It might sound strange to say this about a book published in 1959, but Mrs. Bridge was a refreshing read. It is made entirely of short chapters - more than 100 of them in a 246 page book - which describe little moments in the life of Mrs. Bridge, the wife of rich lawyer Walter Bridge in the 1930's America. I loved the fact that the chapters were ironic, but remained descriptive, without any judgement. There is nothing to push you in one direction or another; whatever you think of Mrs. Bridge, it's your own verdict, not the author's. The small vignettes are also disjointed, very rarely connected to each other, and although they are told in a chronological order, they shatter any semblance of a story. The book is literally a portrait.
And as I was reading this, I was constantly thinking about this woman. Is she a victim or an abuser? Is she stupid or just simply stuck in a role she can't get out of? Am I sympathetic to her or do I despise her? Is it a tragedy or a comedy? Could and should anyone love her? I was constantly trying to cast judgement as the book kept reminding me that I don't actually need to.
The book felt refreshing for presenting the life of a housewife in a world where women are treated more like pets than human beings, but not going into a tirade about how that's good or bad. It talks about the lives of negro servants, but doesn't shove some message down your throat. It happens before and during the first part of World War II, but it doesn't spout the virtue of Allied forces and condemn the evil of Fascism. It was just great writing which doesn't try to jam some conclusion down the throat.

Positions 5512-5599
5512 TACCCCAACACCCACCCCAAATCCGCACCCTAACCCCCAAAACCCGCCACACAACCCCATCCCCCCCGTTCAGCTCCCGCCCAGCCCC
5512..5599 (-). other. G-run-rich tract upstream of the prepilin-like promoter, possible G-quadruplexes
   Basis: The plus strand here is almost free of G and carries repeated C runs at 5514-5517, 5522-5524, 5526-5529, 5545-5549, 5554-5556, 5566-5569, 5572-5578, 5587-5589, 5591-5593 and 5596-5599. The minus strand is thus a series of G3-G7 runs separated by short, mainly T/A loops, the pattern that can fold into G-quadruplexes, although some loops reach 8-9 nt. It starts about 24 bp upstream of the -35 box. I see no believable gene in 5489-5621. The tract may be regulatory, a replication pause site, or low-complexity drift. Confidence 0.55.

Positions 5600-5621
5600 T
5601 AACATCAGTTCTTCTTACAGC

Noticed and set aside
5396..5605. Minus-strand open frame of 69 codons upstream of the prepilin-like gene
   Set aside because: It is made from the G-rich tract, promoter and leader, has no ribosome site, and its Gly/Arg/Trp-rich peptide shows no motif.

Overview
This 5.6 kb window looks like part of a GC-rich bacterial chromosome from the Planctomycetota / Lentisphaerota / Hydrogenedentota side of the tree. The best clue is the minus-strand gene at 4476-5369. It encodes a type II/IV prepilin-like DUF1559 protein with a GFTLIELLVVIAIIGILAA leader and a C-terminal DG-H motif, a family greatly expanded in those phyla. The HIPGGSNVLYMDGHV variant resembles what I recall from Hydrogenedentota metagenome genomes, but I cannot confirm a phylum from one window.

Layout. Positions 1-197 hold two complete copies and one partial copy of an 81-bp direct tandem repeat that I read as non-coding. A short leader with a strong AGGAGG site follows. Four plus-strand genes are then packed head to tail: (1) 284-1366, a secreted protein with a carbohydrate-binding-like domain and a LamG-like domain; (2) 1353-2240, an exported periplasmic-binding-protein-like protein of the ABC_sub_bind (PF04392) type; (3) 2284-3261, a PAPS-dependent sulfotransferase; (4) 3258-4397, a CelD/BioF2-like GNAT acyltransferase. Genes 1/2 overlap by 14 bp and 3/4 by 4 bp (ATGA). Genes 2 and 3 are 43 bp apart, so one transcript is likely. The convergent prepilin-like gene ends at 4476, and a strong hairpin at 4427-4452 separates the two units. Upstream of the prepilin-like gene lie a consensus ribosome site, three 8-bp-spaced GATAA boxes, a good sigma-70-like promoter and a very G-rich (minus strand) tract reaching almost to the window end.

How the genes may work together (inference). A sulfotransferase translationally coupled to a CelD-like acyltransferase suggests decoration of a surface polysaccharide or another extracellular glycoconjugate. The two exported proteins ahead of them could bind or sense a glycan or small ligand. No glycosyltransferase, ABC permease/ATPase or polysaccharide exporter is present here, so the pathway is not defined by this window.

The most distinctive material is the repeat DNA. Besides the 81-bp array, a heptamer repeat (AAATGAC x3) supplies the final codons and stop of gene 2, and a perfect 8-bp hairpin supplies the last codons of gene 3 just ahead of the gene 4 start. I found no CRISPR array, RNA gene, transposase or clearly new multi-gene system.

At first I thought the book was written by a woman and only at the end noticed that it was written by Evan S. Connell. He also wrote a Mr. Bridge book, which I am not sure if I want to read or not. Probably I will, because it completes the tableau. The portrait, you see, is of a couple.
Personally, I feel Mrs. Bridge is just trapped by her own superego. She has to look and behave as she was trained to, to maintain appearances regardless the cost to her own desires or personality. She doesn't do it for some end goal, she is not political or malicious, she isn't even two-faced, because she has suppressed any other face than the one she is showing. The few moments where her thoughts or desires come to the surface and quickly buried back are just a sign of how tragic the book is. At first I wanted to quote something from the book in the review, but there are so many quotable bits that I've decided against it.
Bottom line: Mrs. Bridge makes you aware of how people lived in the '30s. Easy to read, the book's short chapters hide the depth of observation the author used to write them. In short, I loved it.